Quote Originally Posted by Chlodovech View Post
The Soviets seem to have killed Paulus with kindness and persuasion. Paulus must have been quite mistaken regarding his own future role in post-war Germany too. He could've as well just shot himself while still encircled at Stalingrad, he only tarnished his memory. His life was over in February 1943. Even liberal Germany can't remember him as a hero because of warming up to stalinism. He felt he was mistaken in supporting Hitler and NS in 1944, but somehow it didn't register that he could be making another, even bigger (and more personal) mistake by changing sides in captivity and becoming a fellow traveler.

I detect opportunism mixed with disillusionment - perhaps also a limited political consciousness, typical for professional soldiers - and a whole lot of mental and spiritual weakness: because going from anti-communism to sympathetic to communism after a year in captivity; il faut le faire.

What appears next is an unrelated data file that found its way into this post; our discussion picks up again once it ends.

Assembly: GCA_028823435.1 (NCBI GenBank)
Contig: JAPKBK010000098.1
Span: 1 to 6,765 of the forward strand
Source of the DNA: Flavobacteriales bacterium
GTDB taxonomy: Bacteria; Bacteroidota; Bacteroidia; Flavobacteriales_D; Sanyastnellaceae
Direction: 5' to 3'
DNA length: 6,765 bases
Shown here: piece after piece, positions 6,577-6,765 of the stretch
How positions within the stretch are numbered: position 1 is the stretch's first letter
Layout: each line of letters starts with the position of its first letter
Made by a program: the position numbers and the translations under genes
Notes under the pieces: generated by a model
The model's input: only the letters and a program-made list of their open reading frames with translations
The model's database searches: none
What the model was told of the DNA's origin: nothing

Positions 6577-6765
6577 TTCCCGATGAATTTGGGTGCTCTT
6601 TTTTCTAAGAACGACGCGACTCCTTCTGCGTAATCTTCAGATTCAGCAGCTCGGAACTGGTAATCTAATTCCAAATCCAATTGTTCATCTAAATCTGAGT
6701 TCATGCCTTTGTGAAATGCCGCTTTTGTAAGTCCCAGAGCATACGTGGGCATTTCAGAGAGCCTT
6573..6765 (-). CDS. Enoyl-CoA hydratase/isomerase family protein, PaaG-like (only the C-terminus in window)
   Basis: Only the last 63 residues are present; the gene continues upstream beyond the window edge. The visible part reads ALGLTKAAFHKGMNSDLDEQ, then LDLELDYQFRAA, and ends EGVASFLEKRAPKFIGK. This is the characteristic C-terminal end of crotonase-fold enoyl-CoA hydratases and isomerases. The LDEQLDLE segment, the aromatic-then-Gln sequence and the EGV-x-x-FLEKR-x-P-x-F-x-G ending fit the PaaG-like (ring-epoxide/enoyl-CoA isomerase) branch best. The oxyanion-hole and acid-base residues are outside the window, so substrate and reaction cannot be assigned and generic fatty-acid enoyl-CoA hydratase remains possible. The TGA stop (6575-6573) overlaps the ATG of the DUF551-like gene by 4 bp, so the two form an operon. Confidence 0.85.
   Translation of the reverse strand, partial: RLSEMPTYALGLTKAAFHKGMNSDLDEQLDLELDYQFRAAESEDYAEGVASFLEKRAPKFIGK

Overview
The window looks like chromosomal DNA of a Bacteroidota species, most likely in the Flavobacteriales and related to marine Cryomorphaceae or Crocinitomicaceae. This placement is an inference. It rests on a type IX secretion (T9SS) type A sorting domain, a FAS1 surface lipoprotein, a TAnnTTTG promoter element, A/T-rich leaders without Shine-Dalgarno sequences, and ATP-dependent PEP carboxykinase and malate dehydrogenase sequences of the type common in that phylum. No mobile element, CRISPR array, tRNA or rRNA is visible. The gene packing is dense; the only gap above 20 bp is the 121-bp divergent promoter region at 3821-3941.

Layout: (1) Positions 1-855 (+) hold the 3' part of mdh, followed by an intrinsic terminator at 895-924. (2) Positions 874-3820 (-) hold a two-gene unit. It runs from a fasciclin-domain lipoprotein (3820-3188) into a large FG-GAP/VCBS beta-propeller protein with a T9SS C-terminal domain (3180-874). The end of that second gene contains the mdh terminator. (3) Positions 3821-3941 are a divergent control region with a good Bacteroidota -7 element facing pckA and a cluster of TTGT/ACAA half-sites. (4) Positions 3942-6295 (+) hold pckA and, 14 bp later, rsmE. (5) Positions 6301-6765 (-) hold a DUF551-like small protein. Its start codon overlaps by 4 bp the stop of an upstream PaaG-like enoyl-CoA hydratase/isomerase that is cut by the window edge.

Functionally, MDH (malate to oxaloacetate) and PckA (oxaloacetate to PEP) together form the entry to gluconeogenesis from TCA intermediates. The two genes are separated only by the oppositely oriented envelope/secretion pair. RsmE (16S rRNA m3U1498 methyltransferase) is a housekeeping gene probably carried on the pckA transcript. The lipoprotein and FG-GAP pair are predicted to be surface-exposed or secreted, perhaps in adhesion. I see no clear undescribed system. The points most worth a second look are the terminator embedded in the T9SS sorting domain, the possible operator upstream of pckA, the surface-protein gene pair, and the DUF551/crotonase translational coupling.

The vast majority of other officers, all the more so the junior ones (as well as several other high ranking generals), were quite upset with Paulus' treason. Paulus considered them all idiots.
I'd expect a bad cop, good cop game there. Turning a German General would be a price of High strategic value. Especially when you can have him speak over the radio. About 15% of Germans were sympathetic to communism, but those were usually not generals. It seems Roland Freisler was a Bolshevik at the end of World War One. He became a high ranking judge in NS-Germany. The DDR had no problem taking over ex-Wehrmacht soldiers. They also took over ex-National Socialists despite pretending not to.